Digital transformation accelerates but gaps remain in digital skills support

Tony Maguire, Regional Director for Australia and New Zealand at D2L

D2L, a global learning and professional development technology leader, has published new research which reveals that while three quarters (75.15%) of respondents agree digital learning enhances the quality of higher education, there remains an urgent need to increase resources, support and digital upskilling for teachers and academics across Australian and New Zealand.

According to the survey of 503 higher education respondents across universities, TAFEs and RTOs in A/NZ, as digital transformation initiatives were accelerated in response to the pandemic, the number of higher education institutions offering more than 50% of their courses fully online increased significantly from 35.98% pre-pandemic to 57.06% this year.

However, 47.48% identified a lack of support and training in the use of digital tools to deliver education as the biggest challenge in transitioning learning online in the wake of COVID-19.

Lack of content for blended delivery was second at 39.84%, while a lack of commitment from managers to embrace the shift to online learning was reported by 37.02%.

69.78% said the training was not available to introduce and support faculty and staff to use new technologies at all, despite progress in overarching digital transformation strategies.

In fact, the research found that the continued gap in digital skills and competencies among academics and teachers was the most common obstacle impeding overarching digital transformation strategies as it was cited by 26.02% of respondents.

The academic skills gap was cited more often than even the historic challenges of cost (25.20%) and lack of resources and/or infrastructure (22.54%).

“Higher education sectors faced a host of challenges due to the pandemic, and institutions were required to adapt teaching and learning arrangements extremely quickly.”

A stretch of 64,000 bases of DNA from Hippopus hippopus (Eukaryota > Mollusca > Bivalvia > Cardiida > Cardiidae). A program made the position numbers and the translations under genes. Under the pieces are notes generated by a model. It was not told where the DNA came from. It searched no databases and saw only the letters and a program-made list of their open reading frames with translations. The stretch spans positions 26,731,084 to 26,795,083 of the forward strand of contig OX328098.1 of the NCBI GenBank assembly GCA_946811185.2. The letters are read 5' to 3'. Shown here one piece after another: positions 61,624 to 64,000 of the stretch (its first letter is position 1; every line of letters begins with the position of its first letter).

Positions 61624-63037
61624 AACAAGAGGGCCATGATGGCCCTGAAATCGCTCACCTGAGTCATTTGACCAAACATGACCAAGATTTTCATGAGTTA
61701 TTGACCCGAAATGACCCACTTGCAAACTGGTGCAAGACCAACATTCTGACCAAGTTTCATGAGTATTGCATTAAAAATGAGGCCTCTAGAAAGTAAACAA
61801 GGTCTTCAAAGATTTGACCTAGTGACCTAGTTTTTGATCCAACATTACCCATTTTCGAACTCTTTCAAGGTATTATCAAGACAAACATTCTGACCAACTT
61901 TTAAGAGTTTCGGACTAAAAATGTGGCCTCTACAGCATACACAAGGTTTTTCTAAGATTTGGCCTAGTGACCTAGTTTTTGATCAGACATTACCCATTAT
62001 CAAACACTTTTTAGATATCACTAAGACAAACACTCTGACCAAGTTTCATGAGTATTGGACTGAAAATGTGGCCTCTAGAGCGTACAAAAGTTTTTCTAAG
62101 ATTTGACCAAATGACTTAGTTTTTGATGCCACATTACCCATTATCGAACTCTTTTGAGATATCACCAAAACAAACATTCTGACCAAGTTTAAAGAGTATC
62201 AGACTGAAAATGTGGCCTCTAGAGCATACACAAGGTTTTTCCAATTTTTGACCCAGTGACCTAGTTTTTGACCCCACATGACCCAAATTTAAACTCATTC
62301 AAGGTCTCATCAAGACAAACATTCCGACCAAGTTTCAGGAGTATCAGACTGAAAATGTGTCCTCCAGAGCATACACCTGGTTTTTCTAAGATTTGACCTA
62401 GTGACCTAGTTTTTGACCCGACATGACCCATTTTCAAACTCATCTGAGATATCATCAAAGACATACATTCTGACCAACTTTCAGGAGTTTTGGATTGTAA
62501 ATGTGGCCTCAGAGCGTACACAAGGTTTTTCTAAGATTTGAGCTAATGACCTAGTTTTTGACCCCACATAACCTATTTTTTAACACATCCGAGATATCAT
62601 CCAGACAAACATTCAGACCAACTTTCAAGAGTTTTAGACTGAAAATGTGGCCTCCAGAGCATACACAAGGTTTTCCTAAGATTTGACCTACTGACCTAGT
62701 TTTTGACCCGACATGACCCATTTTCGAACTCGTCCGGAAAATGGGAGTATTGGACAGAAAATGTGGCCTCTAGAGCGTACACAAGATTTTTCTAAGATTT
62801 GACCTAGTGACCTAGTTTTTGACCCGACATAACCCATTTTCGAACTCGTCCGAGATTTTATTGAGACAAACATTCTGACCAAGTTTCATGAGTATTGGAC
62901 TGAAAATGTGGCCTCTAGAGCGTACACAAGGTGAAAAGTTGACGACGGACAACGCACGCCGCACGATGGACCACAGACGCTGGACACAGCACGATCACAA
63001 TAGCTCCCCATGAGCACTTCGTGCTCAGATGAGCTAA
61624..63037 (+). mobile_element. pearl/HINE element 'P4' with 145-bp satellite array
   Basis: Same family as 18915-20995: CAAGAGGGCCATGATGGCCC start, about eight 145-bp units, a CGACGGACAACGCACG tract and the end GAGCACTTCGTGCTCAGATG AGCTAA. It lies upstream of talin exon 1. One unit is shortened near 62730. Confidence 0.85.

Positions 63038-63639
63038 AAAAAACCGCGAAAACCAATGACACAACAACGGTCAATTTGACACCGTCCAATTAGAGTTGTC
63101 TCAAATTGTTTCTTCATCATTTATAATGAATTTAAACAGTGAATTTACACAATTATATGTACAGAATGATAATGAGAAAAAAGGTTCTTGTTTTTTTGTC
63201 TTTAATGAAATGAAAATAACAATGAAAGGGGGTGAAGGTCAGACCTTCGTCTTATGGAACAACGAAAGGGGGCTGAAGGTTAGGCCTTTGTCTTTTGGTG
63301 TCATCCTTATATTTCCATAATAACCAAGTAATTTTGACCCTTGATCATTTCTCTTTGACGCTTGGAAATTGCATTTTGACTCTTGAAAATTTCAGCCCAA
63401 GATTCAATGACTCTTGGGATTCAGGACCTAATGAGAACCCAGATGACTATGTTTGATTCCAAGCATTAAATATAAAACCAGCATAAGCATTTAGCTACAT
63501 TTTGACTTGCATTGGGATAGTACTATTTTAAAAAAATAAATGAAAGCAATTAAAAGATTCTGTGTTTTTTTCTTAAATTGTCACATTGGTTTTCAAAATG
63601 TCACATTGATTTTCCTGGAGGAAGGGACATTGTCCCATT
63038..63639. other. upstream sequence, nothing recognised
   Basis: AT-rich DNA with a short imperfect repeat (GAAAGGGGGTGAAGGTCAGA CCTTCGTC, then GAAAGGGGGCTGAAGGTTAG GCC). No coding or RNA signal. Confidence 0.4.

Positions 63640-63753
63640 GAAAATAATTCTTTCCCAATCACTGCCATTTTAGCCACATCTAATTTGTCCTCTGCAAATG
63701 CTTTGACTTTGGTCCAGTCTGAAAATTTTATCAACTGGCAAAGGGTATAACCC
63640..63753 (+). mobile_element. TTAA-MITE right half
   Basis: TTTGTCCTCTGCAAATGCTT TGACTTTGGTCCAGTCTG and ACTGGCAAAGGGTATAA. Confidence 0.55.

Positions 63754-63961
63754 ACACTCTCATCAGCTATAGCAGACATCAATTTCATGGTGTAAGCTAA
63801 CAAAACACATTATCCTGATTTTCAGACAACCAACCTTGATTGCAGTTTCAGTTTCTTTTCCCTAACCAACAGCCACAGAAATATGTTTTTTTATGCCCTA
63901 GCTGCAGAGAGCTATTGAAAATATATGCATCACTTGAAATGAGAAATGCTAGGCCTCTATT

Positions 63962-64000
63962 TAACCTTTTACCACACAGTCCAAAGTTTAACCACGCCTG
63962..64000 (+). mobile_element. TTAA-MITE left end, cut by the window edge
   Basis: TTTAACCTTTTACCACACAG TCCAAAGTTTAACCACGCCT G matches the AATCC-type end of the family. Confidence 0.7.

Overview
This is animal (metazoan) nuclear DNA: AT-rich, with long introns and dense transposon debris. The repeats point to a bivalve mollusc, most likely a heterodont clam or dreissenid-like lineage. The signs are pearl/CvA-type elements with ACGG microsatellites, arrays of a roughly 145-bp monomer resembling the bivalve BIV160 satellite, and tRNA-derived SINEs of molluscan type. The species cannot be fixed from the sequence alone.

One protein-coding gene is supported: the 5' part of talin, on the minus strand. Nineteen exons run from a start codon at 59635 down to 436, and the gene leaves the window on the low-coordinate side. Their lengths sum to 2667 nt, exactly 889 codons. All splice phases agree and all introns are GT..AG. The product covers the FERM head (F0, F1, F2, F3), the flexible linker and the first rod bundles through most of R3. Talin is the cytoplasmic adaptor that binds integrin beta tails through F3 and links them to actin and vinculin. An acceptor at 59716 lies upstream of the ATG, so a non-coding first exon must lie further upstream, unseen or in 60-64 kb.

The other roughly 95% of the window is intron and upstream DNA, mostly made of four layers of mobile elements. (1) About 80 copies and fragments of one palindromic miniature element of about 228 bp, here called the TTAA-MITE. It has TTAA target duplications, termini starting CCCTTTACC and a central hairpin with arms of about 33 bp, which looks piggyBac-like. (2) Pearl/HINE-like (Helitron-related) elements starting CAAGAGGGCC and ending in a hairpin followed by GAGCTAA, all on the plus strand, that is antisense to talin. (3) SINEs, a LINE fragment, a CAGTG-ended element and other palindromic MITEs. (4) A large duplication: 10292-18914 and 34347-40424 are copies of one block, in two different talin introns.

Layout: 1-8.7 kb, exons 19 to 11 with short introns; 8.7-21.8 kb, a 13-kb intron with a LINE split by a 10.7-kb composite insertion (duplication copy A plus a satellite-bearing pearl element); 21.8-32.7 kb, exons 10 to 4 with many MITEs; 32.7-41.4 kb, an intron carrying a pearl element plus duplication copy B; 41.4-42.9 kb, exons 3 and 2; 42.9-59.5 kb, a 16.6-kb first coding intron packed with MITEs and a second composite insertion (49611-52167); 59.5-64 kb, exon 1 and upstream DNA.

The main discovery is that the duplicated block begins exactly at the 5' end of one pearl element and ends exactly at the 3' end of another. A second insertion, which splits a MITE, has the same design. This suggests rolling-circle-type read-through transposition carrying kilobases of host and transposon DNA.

“Lockdowns forced online-only learning – at times almost overnight – which inhibited student experience and satisfaction, and border closures kept international students disconnected from domestic institutions,” said Tony Maguire, Regional Director A/NZ at D2L.

Educators need to adopt the new reality

“Digital transformation accelerated across the sector, predominately motivated by the desire to enhance student experience (39.34%) and improve course quality (34.63%).”

“But the investment into new tools for teaching and learning has rarely been supported with adequate training and digital upskilling for A/NZ educators.”

Teachers and academics have spent their entire careers teaching face-to-face and need to be confident in not only the capabilities of the tools provided to them but their ability to use those technologies to create efficiencies that maximize outcomes for students and themselves.

However, the data reveals only 34.79% say improving digital skills within the academic community is a top priority for their organizations over the next two years.

“Teachers and academics are the cornerstones to a future-proofed digital economy and digital training is vital to help educators acquire the digital skills, competencies, confidence and resiliency needed to engage and nurture student learning in a new environment.”

“Our partnerships with higher education institutions have revealed that this training should be delivered via the same learning management system (LMS) used to educate students.”

“It both creates an authentic way for teachers to learn the platform, and enables them to understand the nuances of digital learning from the perspective of their students.”

Additional key findings from the research

The drivers for digital transformation strategies are enhancing the student experience (39.34%), improving course quality (34.63%) and increasing student enrollments (29.71%).

76.44% started planning digital transformation strategies during or before 2018, 40.37% had commenced implementing in that time period and 59.63% started during or after 2019.

28.63% strongly agree and 46.52% somewhat agree that technological developments enhance the quality of higher education, while only 7.95% somewhat or strongly disagree.

23.66% strongly agree and 47.51% somewhat agree that blended learning offers educational benefits above and beyond solely face-to-face, while 8.95% disagree.

Only 38.83% of respondents said there has been an increase in the level of digital skills within academic and learner communities following the transition online and only 37.63% reported the institution had introduced new content to deliver a more engaging experience.

With higher education adopting an increasingly-pivotal role in upskilling Australian and New Zealand workers, 50.50% of respondents indicated an increase in enrolled adult learners over the past five years, with 21.07% stating numbers are mostly unchanged.

Looking ahead, 53.6% anticipate an increase in their adult learning cohort over the next decade while 21.67% expect figures to remain about the same. Findings are part of a global survey of 4,830 higher education respondents conducted by Censuswide and commissioned by D2L.